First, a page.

The film tells the story of a group of five survivors (Shawn Ashmore, Ashley Bell, Cory Hardrict, Dominic Monaghan and Shannyn Sossamon) on the run from an unknown enemy. The earth they traverse is a dead world that doesn’t even seem to be populated by small furry animals any longer, let alone other human beings. An illness of one of the survivors forces the group to take refuge in a desolate farm house for the night. Internal conflicts begin to eat at the group from the inside, while a siege of the farmhouse threatens to destroy them from the outside. Unfortunately, this interesting premise turned into an exercise in patience, as I waited for the group of survivors to die and the credits to roll.

I feel bad being hard on this film because it was clearly a labour of love for some, director Aarniokoski for example, but was not taken nearly as seriously by others, Shannyn Sossamon and writer Luke Passmore in particular. The acting in The Day was inconsistent throughout the entire film. What I’m sure was supposed to be the lack of hope that comes with a post-apocalyptic world, came across as an absurd calm in the actors that was comical at times. Sossamon’s lines in particular sounded like they were from a screen test. She should have just joined the rest of the cast and crew via Skype during filming, I’m sure it would have been just as effective. However, the real culprit behind the ineffectiveness of The Day was the script.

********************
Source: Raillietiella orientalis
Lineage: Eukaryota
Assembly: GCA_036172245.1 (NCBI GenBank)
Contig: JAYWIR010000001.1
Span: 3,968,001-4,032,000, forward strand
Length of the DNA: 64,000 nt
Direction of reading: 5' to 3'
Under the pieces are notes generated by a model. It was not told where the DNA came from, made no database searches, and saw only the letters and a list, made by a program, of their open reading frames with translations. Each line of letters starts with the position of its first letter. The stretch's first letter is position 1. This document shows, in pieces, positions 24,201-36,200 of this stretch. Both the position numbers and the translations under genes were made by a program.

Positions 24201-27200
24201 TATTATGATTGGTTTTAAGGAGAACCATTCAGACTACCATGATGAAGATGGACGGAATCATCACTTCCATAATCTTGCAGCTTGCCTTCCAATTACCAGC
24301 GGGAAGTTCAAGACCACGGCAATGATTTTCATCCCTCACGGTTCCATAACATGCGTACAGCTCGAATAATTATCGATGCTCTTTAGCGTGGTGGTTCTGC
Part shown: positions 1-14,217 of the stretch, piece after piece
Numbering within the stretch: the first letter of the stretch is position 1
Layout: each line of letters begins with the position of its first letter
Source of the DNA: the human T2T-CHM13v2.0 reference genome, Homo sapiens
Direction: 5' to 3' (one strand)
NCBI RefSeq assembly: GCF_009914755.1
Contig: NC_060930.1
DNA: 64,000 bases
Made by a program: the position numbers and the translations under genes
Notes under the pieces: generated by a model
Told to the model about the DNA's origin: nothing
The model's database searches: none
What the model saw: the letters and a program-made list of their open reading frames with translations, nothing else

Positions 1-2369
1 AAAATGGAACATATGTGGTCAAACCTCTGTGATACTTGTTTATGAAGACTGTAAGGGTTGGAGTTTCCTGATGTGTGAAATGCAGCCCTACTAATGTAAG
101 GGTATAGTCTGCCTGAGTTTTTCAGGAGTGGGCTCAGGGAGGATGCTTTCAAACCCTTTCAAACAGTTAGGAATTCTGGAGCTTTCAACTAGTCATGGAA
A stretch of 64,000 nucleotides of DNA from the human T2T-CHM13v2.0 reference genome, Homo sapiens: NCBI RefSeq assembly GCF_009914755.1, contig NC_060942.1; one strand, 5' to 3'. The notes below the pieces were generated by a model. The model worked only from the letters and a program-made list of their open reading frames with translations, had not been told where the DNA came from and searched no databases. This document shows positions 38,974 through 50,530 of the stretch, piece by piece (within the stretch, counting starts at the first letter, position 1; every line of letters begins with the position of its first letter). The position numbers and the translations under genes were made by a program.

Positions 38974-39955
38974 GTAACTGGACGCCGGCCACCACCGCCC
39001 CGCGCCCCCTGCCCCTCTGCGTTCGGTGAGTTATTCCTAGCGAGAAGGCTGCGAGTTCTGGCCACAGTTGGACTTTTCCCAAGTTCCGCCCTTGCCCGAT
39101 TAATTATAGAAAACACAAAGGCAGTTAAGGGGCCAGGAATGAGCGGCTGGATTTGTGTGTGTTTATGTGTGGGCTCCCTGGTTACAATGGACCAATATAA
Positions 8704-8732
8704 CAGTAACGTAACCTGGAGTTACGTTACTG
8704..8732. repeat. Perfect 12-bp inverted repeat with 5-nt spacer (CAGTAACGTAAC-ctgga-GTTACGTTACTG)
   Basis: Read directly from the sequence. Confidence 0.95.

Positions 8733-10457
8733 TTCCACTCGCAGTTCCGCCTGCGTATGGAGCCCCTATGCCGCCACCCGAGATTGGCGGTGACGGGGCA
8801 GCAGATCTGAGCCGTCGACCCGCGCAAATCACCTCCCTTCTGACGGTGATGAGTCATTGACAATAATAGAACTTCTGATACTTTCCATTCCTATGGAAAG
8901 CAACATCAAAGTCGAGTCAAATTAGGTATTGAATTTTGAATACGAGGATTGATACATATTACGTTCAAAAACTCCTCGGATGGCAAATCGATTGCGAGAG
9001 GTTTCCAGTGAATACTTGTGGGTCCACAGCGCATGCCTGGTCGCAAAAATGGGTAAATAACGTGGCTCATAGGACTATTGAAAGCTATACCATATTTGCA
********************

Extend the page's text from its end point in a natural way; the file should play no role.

The intriguing set up and ingenious trap at the beginning of the film are completely wasted, as the script completely falls apart when the central characters must meaningfully interact. Relationships and allegiances change at the drop of a dime, profanity is exchanged to simply fill the silence, there are an inordinate number of pointy sticks used as weapons in the film, and the token black guy delivers stereotypical lines. However, these aren’t even the most enraging aspects of the script.

Ammo conservation is a constant topic between the characters, after all, where are they going to get more? Then why o’ why do two of the main characters unload their last 4-5 shots into a group of harmless baddies that have gotten stuck in the basement of the farmhouse, when there are plenty of armed baddies still outside? Have they never played Resident Evil before? Conserve your damn ammo or you’re dead! At the same time, maybe they are aware of the importance of ammo, at least if they were it would explain why the main characters never miss a shot with their guns! One maddening scene in particular has a feverish Cory Hardrict seeing in blurry double vision, yet he still manages to pull off what seems like three head-shots in rapid succession. Add to this a cowardly lead villain that is probably afraid of his own shadow, hence his reluctance to attack the heroes himself, and you have a script that should have been lucky to be considered a first draft.

Finally, I do actually have some good things to day about The Day. The colour palette and set design of the film are appropriately bleak and manage to absorb the viewer into the deserted world. Also, the action at the finale is quite good and shows what the special effects crew and Aarniokoski are capable of. It is unfortunate that they waited until the end as it may have made the script more tolerable if these accomplished action scenes and effects were scattered throughout the film.

If you are a fan of post-apocalyptic films then you may enjoy The Day. In particular fans who vehemently defend post-apocalyptic films, while being impervious to reason and other points of view should love it. If on the other hand you merely dabble in post-apocalyptic films, like myself, then steer clear of this one and go watch Road Warrior or play Fallout 3 to get your fix.